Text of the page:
Read reviews and you’ll find that the Polar line tops many or at least makes its way to the top-five every time. You have heard of Mio, Adidas, and Garmin: maybe Polar is a new name to those who have not been working out for long. Read below to find out why athletes and consumer watchdogs favor Polar heart rate monitors.

About Polar

This firm has been around since 1977 making heart rate monitors and improving their technology.

They are well known in the fitness industry, keeping up with increasing knowledge of the science of fitness and innovations that make data accessible to the individual without scientific or medical training.

Their audience is made up of enthusiasts, people who desire a fitter lifestyle, and professionals. It is easy to see why the company is a top-dog in the industry: they have been doing this for a long time.

The Polar RS300X

The only down side to the Polar RS300X is that instead of a replaceable battery, they include one that can’t be taken out. Recharge it until the cell dies then you have to send your watch to Polar for servicing.

But there are loads of retail locations and many service providers available to help clients. The built-in cell is a negative feature yet it is also a positive in one respect.

Fewer moving parts (battery doors, for instance) create a more resilient product. Seams let in water and debris that can wreck your high-tech, costly watch.

Personal Fitness Plan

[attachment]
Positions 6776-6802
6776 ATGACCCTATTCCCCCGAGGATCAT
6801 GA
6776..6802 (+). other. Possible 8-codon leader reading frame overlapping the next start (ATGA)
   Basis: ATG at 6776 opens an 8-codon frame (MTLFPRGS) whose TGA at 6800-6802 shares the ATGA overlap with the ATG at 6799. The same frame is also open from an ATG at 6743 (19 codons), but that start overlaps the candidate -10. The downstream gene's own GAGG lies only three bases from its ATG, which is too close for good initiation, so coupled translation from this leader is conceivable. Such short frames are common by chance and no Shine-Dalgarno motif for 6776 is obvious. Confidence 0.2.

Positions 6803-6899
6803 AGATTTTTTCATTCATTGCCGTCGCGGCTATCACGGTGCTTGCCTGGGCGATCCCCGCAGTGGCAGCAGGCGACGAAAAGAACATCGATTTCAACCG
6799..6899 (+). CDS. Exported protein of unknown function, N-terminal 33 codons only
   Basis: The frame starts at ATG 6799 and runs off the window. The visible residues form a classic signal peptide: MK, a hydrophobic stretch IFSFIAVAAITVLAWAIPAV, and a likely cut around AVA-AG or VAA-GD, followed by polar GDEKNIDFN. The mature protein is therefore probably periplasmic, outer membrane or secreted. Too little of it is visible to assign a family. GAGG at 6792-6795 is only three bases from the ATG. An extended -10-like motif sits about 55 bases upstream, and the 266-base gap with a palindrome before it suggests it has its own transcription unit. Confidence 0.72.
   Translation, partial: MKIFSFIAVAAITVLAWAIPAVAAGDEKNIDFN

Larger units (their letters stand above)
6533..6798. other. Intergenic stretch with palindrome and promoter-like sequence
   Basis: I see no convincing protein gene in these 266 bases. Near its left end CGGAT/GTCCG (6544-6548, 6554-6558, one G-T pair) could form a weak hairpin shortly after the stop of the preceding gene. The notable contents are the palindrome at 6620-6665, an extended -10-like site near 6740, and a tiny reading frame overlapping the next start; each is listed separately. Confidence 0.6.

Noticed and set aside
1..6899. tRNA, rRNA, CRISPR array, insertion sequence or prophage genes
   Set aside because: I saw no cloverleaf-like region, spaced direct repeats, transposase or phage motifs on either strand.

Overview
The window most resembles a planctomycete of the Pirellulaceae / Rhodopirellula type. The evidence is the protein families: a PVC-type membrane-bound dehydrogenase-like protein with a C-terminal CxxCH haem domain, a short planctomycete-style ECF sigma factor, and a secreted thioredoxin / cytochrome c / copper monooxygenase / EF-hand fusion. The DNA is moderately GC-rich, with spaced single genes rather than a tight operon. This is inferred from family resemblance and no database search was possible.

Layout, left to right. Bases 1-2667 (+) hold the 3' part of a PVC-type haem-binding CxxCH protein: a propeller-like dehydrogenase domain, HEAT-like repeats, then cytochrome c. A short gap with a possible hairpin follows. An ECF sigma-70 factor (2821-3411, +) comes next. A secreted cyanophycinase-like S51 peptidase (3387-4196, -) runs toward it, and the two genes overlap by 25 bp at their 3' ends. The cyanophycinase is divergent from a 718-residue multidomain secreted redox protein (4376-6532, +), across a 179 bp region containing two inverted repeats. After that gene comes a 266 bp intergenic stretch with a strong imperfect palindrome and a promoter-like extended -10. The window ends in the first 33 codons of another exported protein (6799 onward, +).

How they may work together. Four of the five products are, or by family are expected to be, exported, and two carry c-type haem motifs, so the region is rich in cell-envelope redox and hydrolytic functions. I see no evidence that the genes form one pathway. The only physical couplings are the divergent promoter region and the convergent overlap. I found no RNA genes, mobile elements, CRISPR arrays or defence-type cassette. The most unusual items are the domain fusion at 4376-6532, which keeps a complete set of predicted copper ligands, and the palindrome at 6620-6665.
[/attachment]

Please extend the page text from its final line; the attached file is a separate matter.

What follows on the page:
Customize the RS300X to track personal fitness goals whether you run or cycle; hike or kayak. Become stronger more quickly by creating a program suited to your expectations and needs. These could be personal goals or you might need to create precise training parameters prior to a competition. Polar will help you.

Track Data

Track your heart rate, calories, times, how long you worked out, and how much ground you covered (laps, trail distance, etc.) Use the training mode to see heart rate as the feature figure.

Use this as a regular watch at other times. Store data regarding your HR, laps, etc. and also personal information which helps you to assess how intensely you should be working out and what the data means for you as an individual.

For example, heart rate targets differ depending on your age, weight, and so on. Record these details and more. Swim with the Polar RS300X which can be used safely at 50M, or maybe scrubbing down after a dirty trail run.

Upgrade for GPS

This is not a GPS watch. For that you can do one of two things: buy a Garmin Heart Rate watch for long-distance runs, cross-country cycling, etc.; or upgrade the watch for a bit more money. It’s backlit too, so if your workout runs into the evening, keep monitoring details as usual.

Polar FT7

A Polar FT7 HR wrist watch contains many features familiar from the RS300X. There’s the backlighting, a low-battery signal, great display, and non-replaceable battery lasting about a year. T

his one, however, comes with a comfortable chest strap. Watch your fitness change for the better with an online upload option requiring Polar FlowLink or use the device itself to keep an eye on your progress.

There is memory capacity for 99 laps enabling long-term progress reports and monitoring, the kind you need if your goal is to improve slowly.